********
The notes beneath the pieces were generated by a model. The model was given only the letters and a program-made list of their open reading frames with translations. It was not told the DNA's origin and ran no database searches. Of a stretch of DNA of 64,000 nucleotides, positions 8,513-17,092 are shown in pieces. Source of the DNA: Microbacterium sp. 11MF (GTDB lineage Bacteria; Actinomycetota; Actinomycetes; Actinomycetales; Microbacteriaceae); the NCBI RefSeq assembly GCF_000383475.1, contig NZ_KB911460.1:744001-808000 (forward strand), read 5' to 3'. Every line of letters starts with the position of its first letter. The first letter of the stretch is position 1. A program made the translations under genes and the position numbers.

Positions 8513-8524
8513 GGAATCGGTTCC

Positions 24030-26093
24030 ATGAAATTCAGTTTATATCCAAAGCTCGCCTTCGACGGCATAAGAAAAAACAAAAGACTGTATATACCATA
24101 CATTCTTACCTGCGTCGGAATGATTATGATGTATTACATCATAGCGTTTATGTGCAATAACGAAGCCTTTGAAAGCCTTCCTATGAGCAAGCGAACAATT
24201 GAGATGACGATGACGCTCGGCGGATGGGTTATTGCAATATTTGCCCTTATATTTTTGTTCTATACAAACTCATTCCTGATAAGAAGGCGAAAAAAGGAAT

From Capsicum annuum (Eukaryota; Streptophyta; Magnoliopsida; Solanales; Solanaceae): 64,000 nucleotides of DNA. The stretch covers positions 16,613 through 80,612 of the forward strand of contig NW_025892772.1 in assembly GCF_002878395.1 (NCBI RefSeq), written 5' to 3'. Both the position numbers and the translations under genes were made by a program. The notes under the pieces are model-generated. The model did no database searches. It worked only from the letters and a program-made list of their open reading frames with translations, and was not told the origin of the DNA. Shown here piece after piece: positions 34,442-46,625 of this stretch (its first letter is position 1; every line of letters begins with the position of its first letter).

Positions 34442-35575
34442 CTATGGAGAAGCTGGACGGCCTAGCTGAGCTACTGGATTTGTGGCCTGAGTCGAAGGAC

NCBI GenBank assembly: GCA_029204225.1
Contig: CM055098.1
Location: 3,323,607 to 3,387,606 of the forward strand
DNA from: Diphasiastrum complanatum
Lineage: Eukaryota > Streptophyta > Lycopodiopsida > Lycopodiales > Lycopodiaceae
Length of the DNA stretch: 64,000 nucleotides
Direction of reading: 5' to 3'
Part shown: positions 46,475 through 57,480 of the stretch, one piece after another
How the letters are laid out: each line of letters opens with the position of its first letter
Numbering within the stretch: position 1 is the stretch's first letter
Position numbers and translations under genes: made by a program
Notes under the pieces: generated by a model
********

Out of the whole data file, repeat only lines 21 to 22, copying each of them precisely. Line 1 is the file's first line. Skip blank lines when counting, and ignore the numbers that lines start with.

Position numbers and translations under genes: made by a program
Notes under the pieces: generated by a model